How to be a 21st Century Wedding Photographer

By Geoff Harris

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Wedding photography today is a far cry from what it was only just a few years ago. When I started in the 90’s you’d start the day outside the church waiting for the bride’s arrival and finish with a fake cake-cutting when the reception started. That included only taking a few in the church as Vicars don’t like flash and this is before high ISO DSLR’s so it was impossible without flash. Many photographers used this time to have quick kip at the back of the church … errm!!

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Wedding photography would typically last three hours and if the timings were right and you had the nerve you could shoot more than one wedding in a day. There was no editing, retouching, archiving, blogging, social media(ing) just take your rolls of 120 film down to the pro colour lab, wait a bit, show the client, they’d choose some prints and an album to slot those prints into.

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Today clients want their photographer to be with them all day from the preparations right through to the first dance and even beyond; so that old three hour day has now become thirteen, and that’s not even taking into account the time spent processing and editing. You’re also now busy for the entire wedding as photographers not only have to capture the usual group shots and portraits of the couple but also candid’s of the guests, all the little details and any entertainment.

This has led undoubtedly to better photography and much better storytelling of the couple’s big day but the hours have quickly crept into now easily becoming an all day affair.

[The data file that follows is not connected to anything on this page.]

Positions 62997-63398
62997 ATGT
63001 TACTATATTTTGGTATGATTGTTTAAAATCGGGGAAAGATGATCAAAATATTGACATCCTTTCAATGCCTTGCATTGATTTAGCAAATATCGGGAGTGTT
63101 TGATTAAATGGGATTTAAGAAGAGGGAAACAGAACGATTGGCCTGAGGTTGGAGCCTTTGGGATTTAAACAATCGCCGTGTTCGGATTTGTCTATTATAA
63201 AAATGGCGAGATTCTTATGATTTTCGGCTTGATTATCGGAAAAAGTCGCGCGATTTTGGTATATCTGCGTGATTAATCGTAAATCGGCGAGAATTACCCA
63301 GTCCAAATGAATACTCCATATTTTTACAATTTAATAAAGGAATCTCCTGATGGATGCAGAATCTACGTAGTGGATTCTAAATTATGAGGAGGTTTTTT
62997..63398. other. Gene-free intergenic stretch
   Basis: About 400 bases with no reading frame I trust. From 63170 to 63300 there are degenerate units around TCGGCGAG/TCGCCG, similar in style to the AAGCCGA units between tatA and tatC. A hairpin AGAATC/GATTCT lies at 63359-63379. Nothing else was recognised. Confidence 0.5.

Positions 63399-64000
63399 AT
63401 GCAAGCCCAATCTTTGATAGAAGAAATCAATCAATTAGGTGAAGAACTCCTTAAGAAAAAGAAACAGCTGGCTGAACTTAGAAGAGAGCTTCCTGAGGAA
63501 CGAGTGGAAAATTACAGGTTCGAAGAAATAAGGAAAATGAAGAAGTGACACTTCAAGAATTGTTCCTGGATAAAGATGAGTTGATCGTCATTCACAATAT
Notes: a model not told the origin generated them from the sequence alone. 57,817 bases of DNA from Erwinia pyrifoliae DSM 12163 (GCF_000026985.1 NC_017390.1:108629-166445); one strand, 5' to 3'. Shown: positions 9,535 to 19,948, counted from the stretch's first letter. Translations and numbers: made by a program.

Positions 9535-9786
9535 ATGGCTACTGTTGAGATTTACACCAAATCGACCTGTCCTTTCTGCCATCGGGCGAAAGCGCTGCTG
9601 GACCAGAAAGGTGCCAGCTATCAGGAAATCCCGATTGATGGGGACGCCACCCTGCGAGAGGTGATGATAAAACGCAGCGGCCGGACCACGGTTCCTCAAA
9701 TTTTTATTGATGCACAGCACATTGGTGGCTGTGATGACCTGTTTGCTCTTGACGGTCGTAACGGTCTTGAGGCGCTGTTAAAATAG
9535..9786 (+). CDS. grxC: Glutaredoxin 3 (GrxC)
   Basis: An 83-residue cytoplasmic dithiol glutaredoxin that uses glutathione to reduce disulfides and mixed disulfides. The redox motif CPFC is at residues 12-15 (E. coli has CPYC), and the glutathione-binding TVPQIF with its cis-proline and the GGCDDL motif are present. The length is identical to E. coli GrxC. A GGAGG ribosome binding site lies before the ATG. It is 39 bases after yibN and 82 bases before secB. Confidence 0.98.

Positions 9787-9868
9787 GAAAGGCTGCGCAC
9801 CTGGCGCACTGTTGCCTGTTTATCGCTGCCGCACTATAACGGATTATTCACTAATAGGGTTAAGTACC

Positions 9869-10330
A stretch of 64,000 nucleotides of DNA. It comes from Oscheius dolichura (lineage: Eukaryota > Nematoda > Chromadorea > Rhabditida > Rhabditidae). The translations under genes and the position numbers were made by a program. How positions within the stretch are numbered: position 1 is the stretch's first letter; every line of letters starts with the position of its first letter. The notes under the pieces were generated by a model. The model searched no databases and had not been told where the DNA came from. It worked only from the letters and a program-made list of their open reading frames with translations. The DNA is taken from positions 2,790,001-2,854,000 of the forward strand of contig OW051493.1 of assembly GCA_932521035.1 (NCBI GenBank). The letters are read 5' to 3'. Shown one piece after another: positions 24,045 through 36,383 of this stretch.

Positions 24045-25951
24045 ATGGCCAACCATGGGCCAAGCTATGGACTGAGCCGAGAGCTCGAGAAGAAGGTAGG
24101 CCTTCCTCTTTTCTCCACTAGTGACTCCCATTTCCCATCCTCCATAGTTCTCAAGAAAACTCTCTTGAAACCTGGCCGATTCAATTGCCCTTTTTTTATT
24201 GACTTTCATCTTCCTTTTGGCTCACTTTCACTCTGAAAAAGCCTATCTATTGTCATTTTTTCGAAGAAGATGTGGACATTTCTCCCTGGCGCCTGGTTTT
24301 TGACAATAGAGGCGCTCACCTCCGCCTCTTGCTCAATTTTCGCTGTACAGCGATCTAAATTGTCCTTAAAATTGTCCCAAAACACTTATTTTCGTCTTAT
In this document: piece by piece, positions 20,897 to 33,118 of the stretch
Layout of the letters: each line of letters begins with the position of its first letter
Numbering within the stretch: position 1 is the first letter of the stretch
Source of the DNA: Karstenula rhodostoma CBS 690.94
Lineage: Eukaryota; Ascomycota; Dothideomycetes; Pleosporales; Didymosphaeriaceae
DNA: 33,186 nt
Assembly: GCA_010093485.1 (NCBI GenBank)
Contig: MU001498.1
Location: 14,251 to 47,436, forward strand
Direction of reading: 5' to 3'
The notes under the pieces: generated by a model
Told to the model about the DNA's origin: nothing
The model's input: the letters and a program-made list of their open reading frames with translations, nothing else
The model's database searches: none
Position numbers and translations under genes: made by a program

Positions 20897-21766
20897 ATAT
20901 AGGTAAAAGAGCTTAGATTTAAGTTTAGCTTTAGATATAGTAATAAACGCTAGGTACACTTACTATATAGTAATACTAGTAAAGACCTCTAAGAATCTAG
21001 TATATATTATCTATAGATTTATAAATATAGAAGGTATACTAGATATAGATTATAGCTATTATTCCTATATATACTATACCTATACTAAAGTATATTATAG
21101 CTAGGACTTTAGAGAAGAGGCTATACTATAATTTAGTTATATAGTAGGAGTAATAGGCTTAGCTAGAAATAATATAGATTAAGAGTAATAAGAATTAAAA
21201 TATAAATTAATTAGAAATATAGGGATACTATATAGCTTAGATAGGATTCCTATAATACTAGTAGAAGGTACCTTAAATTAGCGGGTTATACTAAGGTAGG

“Today, it’s a little different”

Lets start with the market. There are fewer weddings, couples are spending less and wanting more and there is a constant stream of new photographers coming to the marketplace chasing fewer jobs. With the constant influx of new photographers all vying for position, offering more for less it’s become a downward spiral of promising more for less. More time photographing, more photographers shooting, more edited shots and everything cheaper than the next guy.

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SEO/SEM, content writing

Because earnings are lower, Photographers are having to do all the work that they would have previously farmed out to other professionals. Editing, retouching, marketing, web design, SEO/SEM, content writing, IT etc.

You really have to be a Jack of all trades to survive. If you can’t do any one of the skills then that job needs to be outsourced and that costs the business. There’s also the extra time that outsourcing takes; if you want to quickly add a landing page to target a new topic then that can be done almost instantly by yourself but hand the task over to an agency and they could take ages to implement. Editing the images from a wedding will take at least another day to do, ideally this would be handed over to a digital retouched, but as profit margins are so tight this is now unfeasible and the photographer has to do.

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The same goes for blogging and social media. Historically this would have been done by a PR agency but its now another task that the photographer has to do, whether they can write or not. Same for marketing and advertising this would have been handled by others but its yet another thing for the beleaguered photographer to do.